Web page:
In honour of the one the interns call ‘The Bysshe’, we have given them each a Pitshanger Archives-branded string vest and long-shorts to wear as they engrave each microfiche slide by hand using big magnifying glasses and single-bristle brushes. We hoped it would inspire them, but instead they tend to look upon their work-clothes and despair.
They say we’re controlled by the brain,
But that is part of the body
And they interact – that’s plain.
Every woman knows too well
Of the monthly ups and downs:
Without reason she’s euphoric
Then in slough of despond drowns.
(Unless that’s past or she’s “on the Pill’)
A genetic, chemical mix-up: Me?
Do I have a Soul or a mind that’s free?
And what about Free Will?
It’s tempting for men and women
To turn to drugs or drink
When looking for a quick-fix
For how they feel and think
Fall victims of persuaders
Who create a ‘must have’ need
And claim they have our good at heart.
It couldn’t be fuelled by greed?
Now, without their aid – I think –
I’m thinking about me
Thinking about me.
Are these two different mes?
And what about the me
That a me is thinking about?
It knows very well that the question is asked,
But the “How?” and the “Why” are in doubt.
So we come to the all-important “Who?”
Who am I? and right now Who are we?
And how do we know that we both really care?
Oh, who cares? We just know that we do.
You may have read before in these Proceeding of the Poetical Society of Pitshanger how Ealing once played host to future revolutionary Ho Chi Minh, but he was a latecomer compared to the patriarchs of the proletarian paradise. The fact is that London was one of the greatest cities in the formation of Communism, a melting pot brought to the boil, where Karl Marx was granted the asylum that he could find nowhere else in Europe, and where Vladimir Lenin pitched up on six occasions between 1902 and 1911, including the second conference of the Russian Social Democratic Labour Party in and around Bloomsbury.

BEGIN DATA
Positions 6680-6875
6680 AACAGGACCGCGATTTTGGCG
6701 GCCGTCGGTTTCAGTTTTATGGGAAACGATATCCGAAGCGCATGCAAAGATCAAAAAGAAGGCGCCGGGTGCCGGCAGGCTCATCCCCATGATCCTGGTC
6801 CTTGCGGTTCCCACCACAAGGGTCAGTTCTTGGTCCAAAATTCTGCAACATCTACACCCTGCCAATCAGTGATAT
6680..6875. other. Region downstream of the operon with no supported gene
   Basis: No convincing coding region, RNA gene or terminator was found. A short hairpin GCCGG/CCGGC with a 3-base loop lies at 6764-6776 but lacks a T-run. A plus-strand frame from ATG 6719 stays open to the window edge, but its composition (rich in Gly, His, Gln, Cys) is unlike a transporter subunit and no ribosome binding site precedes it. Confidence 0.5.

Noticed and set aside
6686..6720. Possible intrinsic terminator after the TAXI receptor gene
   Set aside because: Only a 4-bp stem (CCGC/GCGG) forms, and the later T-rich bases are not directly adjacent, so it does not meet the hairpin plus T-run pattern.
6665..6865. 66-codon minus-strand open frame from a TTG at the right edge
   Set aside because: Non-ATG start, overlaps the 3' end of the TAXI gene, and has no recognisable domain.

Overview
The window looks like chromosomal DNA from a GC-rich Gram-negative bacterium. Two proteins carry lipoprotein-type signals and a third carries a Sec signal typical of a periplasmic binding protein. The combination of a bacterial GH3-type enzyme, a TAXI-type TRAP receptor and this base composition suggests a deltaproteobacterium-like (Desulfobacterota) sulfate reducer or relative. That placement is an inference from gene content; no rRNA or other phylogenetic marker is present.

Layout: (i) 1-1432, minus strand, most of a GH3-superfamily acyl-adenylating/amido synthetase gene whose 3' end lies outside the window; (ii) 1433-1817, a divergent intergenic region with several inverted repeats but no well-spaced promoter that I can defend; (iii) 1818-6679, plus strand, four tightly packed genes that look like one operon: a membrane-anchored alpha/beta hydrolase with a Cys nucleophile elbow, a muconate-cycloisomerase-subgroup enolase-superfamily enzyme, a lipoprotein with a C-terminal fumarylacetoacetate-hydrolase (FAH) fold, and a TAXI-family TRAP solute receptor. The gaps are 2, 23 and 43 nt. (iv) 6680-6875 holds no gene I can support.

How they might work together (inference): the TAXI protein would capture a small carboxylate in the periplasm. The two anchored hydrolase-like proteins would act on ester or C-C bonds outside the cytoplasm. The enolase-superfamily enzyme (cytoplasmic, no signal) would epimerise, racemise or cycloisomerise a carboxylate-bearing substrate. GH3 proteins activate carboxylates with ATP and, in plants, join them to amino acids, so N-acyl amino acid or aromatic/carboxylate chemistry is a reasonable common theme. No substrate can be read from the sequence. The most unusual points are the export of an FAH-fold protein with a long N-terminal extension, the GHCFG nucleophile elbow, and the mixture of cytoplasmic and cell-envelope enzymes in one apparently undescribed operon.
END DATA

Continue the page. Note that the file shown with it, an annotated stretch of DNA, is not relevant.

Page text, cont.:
Never heard of them ? Well, the most notable occurrence at the conference was a split in the party between a minority faction (the Mensheviks) and the majority (the Bolsheviks). They convened again in 1905, the year of the failed revolution, and in 1907 the fifth convening was the largest yet, with Stalin, Trotsky, Maxim Gorky and Rosa Luxemburg all in attendance on the Brotherhood church on the Islington/Hackney borders.
This month, November, is the hundredth anniversary of the ten days that shook the world (because of course the October Revolution was only in October by the Julian calendar, not the Gregorian). What followed is very well documented, but before 1917 nobody in London was watching these agitators and dreamers except a few spies from the Tsar, and maybe the Met. So who is hanging around in London today what we will all have heard of in a dozen years time ?
Were there any revolutionaries at this week’s workshop ? Maybe Doig Simmonds from the veteran versifiers, hanging on the line to Heaven’s switchboard, or Peter Francis of the Shropshire Underground, receiving brief absolution with a penny for the beggar. Radical academical Anne Furneaux has been musing on Free Will (in defiance of the historical inevitability of our struggle), while Caroline Am Bergris of the catering corps has been cooking up a big batch of Freedom. Tin-pan rhymer Martin Choules has been busy writing slogans to rally the comrades, though they seem to suggest a different outcome for our glorious struggle, of which John Hurley poignantly reminded us with memorial to the recent attack in Manchester and what we’re up against.